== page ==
the Perkins store across the street. He was educated at Durham
Academy and was engaged in mercantile pursuits for twenty
years. He purchased the beautiful Steele residence, where he
long resided. Being a Union man he identified himself with

Joseph William ("oe

the Republican party in 1861. The income of the post office in
his time was only about $200 annually. [See Genealogical

Valentine Mathes, Jr., was appointed postmaster 12 August
1872, to succeed Mr. Coe. He served under the administration
of President U. S. Grant, and kept the office in a store opposite


the Town Hall building. He was also town clerk. He sold out
his business to Jasper R. McDaniel, and removed to Dover.

Jasper R. McDaniel became postmaster 15 November 1880.
He was the son of the late John R. McDaniel, Esq., and lived
in the house afterward owned and occupied by Prof. Charles
L. Parsons. The post office was continued in its previous quarters.
Mr. McDaniel sold his business to Chauncey E. Hayes, and
removed to Maiden, Mass.

Alvin Jackson began his duties as postmaster 24 August 1885.
He was born in Madbury in 1848, and for many years was en-
gaged in business in the store belonging to Miss Louise S. Smithy
residing in the tenement over the store. He served under both
President Cleveland and President Harrison.

Chauncey E. Hayes was appointed postmaster 5 April 1889,.
and the office was again removed to the Town Hall building,,
in the room now used as the town safe. Mr. Hayes carried on
a general store and was town treasurer, 1892-96. He is still
living in Durham village and all four of his children have gradu-
ated at New Hampshire College.

Alvin Jackson again came into office 17 June 1893 and served
till I July 1897, when George D. Stevens was appointed post-
master. The removal of the post office from the Town Hall
under the hill to a point nearer the college occasioned some con-
test. The store east of the Benjamin Thompson residence was-
fitted up and again the post office was located here, in the same
building where it was kept under the first postmaster, 1 796-1 802.
Mr. Stevens occupied the tenement over the store for a dwelling.
The post office remained here but a few months. On a Sunday
afternoon, 12 December 1897, the Alvin Jackson store was
discovered to be on fire. As this building was about two feet
from the post office building, the contents of the latter were
hurriedly removed to the grocery store of Walter S. Edgerly
in Whitcher's block, where it remained a few days. The post
office building and the Benjamin Thompson residence, at that
time used as a girls' dormitory, were completely destroyed.

Within a few days the post office was removed to the annex
of the store of Gorham H. Sawyer, opposite the Alvin Jackson
store. March 20, 1899, it was removed to the Mary P. Thompson
house, so called, owned by Hon. Lucien Thompson, who fitted
up the west side of the house for the accommodation of the public.



Mr. Stevens occupied the rest of the house for a residence. The
post office was first Hghted by electricity in the spring of 1900.
Mr. Stevens served sixteen years as town clerk and is justice
of the peace. He was prominent as an officer in the Scammell
Grange and in Sullivan Lodge of the Knights of Pythias having
filled the chairs and been chancellor commander. He was born

George D. Stevens

16 November i860, son of David and Hannah (Lee) Stevens^
and married, 14 September 1892, Gertrude Isabelle Davis.
They have two daughters, Marjorie Pearley Stevens, born 6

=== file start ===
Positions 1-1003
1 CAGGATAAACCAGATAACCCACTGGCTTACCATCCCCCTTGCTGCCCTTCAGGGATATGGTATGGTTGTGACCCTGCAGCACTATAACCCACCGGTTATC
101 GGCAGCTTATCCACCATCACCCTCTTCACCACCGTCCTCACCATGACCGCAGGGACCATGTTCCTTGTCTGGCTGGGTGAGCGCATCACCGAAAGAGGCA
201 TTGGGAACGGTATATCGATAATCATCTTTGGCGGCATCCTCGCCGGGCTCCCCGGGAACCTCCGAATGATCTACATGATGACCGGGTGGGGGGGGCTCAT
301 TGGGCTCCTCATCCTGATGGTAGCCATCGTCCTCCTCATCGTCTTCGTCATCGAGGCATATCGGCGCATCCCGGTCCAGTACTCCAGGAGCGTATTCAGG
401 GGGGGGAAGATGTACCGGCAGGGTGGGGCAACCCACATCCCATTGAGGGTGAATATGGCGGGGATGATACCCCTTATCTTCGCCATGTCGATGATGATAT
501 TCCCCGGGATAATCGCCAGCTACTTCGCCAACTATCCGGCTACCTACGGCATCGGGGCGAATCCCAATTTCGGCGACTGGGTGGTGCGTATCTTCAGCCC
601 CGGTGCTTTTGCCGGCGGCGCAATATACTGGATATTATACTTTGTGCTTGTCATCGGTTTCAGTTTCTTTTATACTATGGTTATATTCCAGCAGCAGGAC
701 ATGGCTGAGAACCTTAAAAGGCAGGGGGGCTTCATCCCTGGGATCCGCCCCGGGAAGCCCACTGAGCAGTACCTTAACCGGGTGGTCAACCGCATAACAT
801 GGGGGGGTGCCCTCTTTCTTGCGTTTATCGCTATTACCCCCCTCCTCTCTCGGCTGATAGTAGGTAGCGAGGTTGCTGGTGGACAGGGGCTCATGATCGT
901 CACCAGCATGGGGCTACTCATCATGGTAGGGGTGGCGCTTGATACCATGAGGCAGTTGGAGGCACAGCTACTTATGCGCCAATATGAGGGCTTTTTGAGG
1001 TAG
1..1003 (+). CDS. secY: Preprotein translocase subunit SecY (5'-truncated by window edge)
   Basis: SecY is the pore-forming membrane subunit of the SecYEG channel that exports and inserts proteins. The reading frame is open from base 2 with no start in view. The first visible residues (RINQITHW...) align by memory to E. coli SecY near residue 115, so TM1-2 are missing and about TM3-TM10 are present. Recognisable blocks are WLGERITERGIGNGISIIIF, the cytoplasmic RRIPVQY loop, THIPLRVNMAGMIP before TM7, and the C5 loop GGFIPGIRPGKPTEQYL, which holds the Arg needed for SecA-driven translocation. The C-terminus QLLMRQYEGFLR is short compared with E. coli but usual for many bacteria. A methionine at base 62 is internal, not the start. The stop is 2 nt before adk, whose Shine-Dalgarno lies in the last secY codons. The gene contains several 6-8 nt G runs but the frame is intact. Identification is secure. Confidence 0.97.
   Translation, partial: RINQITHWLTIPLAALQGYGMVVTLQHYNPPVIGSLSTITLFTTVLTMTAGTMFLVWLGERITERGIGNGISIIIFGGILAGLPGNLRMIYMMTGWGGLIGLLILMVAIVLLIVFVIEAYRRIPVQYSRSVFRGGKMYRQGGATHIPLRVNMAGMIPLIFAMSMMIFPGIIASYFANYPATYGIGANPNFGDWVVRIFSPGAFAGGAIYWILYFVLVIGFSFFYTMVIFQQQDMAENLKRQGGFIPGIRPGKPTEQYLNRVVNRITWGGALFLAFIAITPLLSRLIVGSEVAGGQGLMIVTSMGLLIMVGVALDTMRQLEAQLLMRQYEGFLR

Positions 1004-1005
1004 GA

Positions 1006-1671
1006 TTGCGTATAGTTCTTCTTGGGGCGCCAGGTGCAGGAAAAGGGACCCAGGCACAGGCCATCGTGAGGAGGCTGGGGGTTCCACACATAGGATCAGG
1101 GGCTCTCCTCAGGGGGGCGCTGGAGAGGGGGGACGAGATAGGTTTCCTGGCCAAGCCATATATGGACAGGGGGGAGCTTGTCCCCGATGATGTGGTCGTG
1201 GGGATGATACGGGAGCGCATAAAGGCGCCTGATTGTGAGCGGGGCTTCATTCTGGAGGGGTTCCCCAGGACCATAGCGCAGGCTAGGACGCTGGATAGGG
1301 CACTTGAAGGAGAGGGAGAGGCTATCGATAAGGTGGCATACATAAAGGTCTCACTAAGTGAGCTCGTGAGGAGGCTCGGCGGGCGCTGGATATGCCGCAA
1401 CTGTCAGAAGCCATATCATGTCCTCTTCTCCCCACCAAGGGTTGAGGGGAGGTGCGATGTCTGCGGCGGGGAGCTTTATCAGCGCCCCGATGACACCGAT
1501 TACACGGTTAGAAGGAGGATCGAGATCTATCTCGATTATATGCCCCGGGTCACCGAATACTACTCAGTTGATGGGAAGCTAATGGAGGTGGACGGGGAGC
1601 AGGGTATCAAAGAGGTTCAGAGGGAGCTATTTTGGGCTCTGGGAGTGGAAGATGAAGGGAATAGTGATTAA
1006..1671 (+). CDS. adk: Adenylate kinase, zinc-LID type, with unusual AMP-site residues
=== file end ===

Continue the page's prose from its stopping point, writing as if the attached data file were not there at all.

November 1896, and Louise Esther Stevens, born 21 June 1907.

The income of the post office greatly increased after the re-
moval of the college to Durham, and by order of the Post Office


Department at Washington it became a third-class post office
on and after i January 1904. The rural free delivery route was
inaugurated i December 1902. Previous to this time Dover
rural route, No. 6, served Pascataqua Bridge section and con-
tinues to do so.

Owing to need of more suitable quarters for the rapidly in-
creasing amount of mail the post office department agreed with
Mr. Lucien Thompson that if he would build and equip a new
post office building, not connected with any other building and
not used in part for dwelling or store, and suitably furnish the
same, they would lease it for a long term of years. The build-
ing was erected in 1907 and occupied on the first day of November
of that year. It is an up-to-date building with first class furnish-
ings for postal business, electric lights, steam heat, and flagpole.


In deeds cited on page 59 it is shown that Dr. Samuel Adams
built the Sullivan house previous to the year 1 741, on land deed d
to him by his father, the Rev. Hugh Adams, in 1743. Here
Dr. Samuel Adams lived till his death, in 1762, and his widow,
Rebecca (Hall) Adams, sold the house and three acres of land to
John Sullivan, 19 December 1764. Here lived Gen. Sullivan
till his death, in 1795, and his widow lived here till her death,
in 1820. Mr. Amory described it as "a large square house of
two stories, with handsome carved balusters to the staircase,
and other richly moulded wood work. It was the center of a
cluster of attached or surrounding buildings, his library and
office, dairy, granary, stables and bee-hives, some of which have
been removed. ... . Here he had his council chamber, as
President Governor, and here public affairs were transacted.
Various distinguished persons from all parts of the country and
Europe were his guests."

The road leading to the wharf ran between this house and the
•old meeting house. Maples and poplars surround the house
now, and probably did in the early days. The land sloping
down to the wharf was terraced long. ago. The house contains
fourteen rooms, and a sun-parlor has recently been added to
the rear. The large rooms have fireplaces about the central
chimney, and in some rooms the wall-paper of Revolutionary
times has been preserved. Ornamental panelings and carvings
attest the taste and luxury of original owners.